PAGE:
• WordNet 3.6
    • v curvet perform a leap where both hind legs come off the ground, of a horse
    • n curvet a light leap by a horse in which both hind legs leave the ground before the forelegs come down
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Webster's Revised Unabridged Dictionary
    • Curvet (Man) A particular leap of a horse, when he raises both his fore legs at once, equally advanced, and, as his fore legs are falling, raises his hind legs, so that all his legs are in the air at once.
    • Curvet A prank; a frolic.
    • v. t Curvet To cause to curvet.
    • Curvet To leap and frisk; to frolic.
    • Curvet To make a curvet; to leap; to bound. "Oft and high he did curvet ."
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Century Dictionary and Cyclopedia
    • n curvet In the manège, a leap of a horse in which both the fore legs are raised at once and equally advanced, the haunches lowered, and the hind legs brought forward, the horse springing as the fore legs are falling, so that all his legs are in the air at once.
    • n curvet Figuratively, a prank; a frolic.
    • curvet To leap in a curvet; prance.
    • curvet To leap and frisk.
    • curvet To cause to make a curvet; cause to make an upward spring.
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Chambers's Twentieth Century Dictionary
    • n Curvet kur′vet a light leap of a horse in which he raises his forelegs together, next the hindlegs with a spring before the forelegs touch the ground: a leap, frolic
    • v.i Curvet (kur-vet′, kur′vet) to leap in curvets: to frisk:—pr.p. curvet′ting, curvet′ing; pa.p. cur′veted
    • ***


Webster's Revised Unabridged Dictionary
OE. corvet, It.corvetta,: cf. F. courbette,. See Curve, and cf. Corvetto


In literature:

The day of our reception, in curvetting about, he fell from his horse and had suffered various pains ever since.
"Southern Arabia" by Theodore Bent
Dozens of wild fellows were curvetting and racing around him.
"The Red Man's Revenge" by R.M. Ballantyne
It was a stirring scene of meeting, and chatting, and laughing, and rearing, and curvetting, and fresh air, and sunshine.
"The Floating Light of the Goodwin Sands" by R.M. Ballantyne
A colt of mettle will curvet and shew his paces.
"Posthumous Works" by Mary Wollstonecraft
They curvetted and capered about just as ponies do sometimes.
"Popular Adventure Tales" by Mayne Reid
Let me read it for you, dear Tanty, the picture hangs a little high and those curveting letters are hard to decipher.
"The Light of Scarthey" by Egerton Castle
What quackeries, what smiles and curvets!
"Sentimental Education, Volume II" by Gustave Flaubert
When the local was still far behind she would begin to curvet and take the bit between her teeth.
"The Biography of a Prairie Girl" by Eleanor Gates
The spirited animal began to curvet and rear, as if proud of his burthen.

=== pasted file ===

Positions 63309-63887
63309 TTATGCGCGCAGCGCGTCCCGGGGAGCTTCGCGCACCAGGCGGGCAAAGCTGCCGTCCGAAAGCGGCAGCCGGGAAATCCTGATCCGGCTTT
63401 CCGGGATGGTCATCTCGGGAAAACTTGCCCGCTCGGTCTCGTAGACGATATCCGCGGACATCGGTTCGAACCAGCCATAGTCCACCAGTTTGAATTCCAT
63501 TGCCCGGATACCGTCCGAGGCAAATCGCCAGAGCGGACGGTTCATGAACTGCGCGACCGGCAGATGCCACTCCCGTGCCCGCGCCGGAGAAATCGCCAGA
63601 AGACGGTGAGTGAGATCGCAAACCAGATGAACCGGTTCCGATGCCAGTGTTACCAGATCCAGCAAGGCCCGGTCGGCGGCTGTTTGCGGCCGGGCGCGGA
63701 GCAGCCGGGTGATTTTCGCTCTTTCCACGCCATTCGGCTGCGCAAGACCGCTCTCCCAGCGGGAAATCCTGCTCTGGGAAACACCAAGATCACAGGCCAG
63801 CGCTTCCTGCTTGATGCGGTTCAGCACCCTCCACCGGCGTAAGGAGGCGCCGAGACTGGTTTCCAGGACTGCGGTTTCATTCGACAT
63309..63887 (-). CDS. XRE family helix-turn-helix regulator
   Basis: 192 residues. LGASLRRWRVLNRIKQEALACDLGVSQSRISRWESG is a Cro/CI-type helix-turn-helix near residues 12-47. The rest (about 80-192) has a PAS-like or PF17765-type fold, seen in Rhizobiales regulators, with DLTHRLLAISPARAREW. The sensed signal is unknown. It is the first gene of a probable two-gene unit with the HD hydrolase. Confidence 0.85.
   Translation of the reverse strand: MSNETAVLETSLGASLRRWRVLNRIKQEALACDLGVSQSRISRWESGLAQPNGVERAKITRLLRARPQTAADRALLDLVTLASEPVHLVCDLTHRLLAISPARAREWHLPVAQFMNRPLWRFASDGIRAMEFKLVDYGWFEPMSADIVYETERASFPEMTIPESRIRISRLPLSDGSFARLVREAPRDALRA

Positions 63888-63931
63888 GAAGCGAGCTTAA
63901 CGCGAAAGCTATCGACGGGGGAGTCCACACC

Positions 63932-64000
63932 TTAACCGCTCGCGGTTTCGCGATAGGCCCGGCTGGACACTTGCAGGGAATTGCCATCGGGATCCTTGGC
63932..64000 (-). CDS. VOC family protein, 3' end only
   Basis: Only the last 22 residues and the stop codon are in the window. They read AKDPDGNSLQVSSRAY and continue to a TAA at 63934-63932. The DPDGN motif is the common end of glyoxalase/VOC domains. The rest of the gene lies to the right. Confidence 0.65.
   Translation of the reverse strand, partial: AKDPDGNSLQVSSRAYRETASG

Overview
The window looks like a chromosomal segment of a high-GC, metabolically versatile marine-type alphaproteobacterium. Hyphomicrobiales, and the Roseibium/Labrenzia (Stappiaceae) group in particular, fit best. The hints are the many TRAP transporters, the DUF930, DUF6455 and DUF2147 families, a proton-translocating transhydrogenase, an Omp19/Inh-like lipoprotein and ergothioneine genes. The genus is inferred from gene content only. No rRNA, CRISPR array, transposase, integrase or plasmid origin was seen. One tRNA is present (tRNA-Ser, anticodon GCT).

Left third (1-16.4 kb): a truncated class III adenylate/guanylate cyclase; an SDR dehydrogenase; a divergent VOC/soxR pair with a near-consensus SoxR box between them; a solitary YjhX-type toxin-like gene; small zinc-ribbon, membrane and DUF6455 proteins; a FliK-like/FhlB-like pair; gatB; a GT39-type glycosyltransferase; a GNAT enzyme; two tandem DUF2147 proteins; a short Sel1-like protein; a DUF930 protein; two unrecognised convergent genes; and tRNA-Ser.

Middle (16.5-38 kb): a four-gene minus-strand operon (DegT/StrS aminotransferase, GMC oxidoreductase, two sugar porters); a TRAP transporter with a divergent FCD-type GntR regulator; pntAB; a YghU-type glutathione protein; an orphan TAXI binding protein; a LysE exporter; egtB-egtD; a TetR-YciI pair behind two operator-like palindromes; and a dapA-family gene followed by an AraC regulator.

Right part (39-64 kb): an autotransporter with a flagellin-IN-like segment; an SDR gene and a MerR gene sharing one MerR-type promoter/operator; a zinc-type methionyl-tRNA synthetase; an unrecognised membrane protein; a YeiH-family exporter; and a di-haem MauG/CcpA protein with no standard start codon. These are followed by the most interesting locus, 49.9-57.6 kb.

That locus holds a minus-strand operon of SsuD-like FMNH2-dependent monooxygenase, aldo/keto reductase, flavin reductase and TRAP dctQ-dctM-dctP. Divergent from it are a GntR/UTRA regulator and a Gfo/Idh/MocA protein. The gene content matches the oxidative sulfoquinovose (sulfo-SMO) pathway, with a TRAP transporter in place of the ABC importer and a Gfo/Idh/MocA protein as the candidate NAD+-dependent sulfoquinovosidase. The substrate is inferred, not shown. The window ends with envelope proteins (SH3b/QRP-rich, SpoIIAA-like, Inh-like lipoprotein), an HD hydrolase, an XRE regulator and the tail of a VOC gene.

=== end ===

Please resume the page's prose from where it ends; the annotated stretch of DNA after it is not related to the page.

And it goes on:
"Gomez Arias" by Joaquín Telesforo de Trueba y Cosío
These plunges seemed to be gone into for exercise and by the way, like the curvets of a willing horse.
"The Works of Robert Louis Stevenson - Swanston Edition Vol. 13 (of 25)" by Robert Louis Stevenson
She loosed my horse, got on his back, and trotted and curvetted down the road before us.
"The Serapion Brethren," by Ernst Theodor Wilhelm Hoffmann
When Wat Gordon mounted into the saddle with an easy spring his horse bent back its head and curveted, biting at his foot.
"The Men of the Moss-Hags" by S. R. Crockett
More true is it that many women lie and curvet as a policy because they believe thus best to manage men.
"The Intelligence of Woman" by W. L. George
Nevertheless, the gentle and well-fed mule of a curate goes as far as the curveting palfrey of a knight.
"The Iron Pincers" by Eugène Sue
Up and down, up and down, twisting, curvetting, Tommy Bung held his audience spellbound with rhythm.
"A Bed of Roses" by W. L. George
As she was going home, bowed with grief, she saw a little black pony coming towards her, springing and curveting in every direction.
"The Grey Fairy Book" by Andrew Lang
She danced, and she sang, and she curveted gracefully on the frost-covered grass.
"Capricious Caroline" by E. Maria Albanesi
A curveting breeze blew up a spray of flowery snow, dusting their footing.
"Mountain" by Clement Wood
But why these bounds and curvets?
"The Humour and Pathos of Anglo-Indian Life" by Dr. Ticklemore
Through a thick cloud of dust the hussars rode along on raven-black horses, curvetting and occasionally snorting.
"A Russian Proprietor" by Lyof N. Tolstoi

In poetry:

Underneath my stroking hand,
Startled eyes of hazel bland
Kindling, growing larger,
Up thou leapest with a spring,
Full of prank and curveting,
Leaping like a charger.
"To Flush, My Dog" by Elizabeth Barrett Browning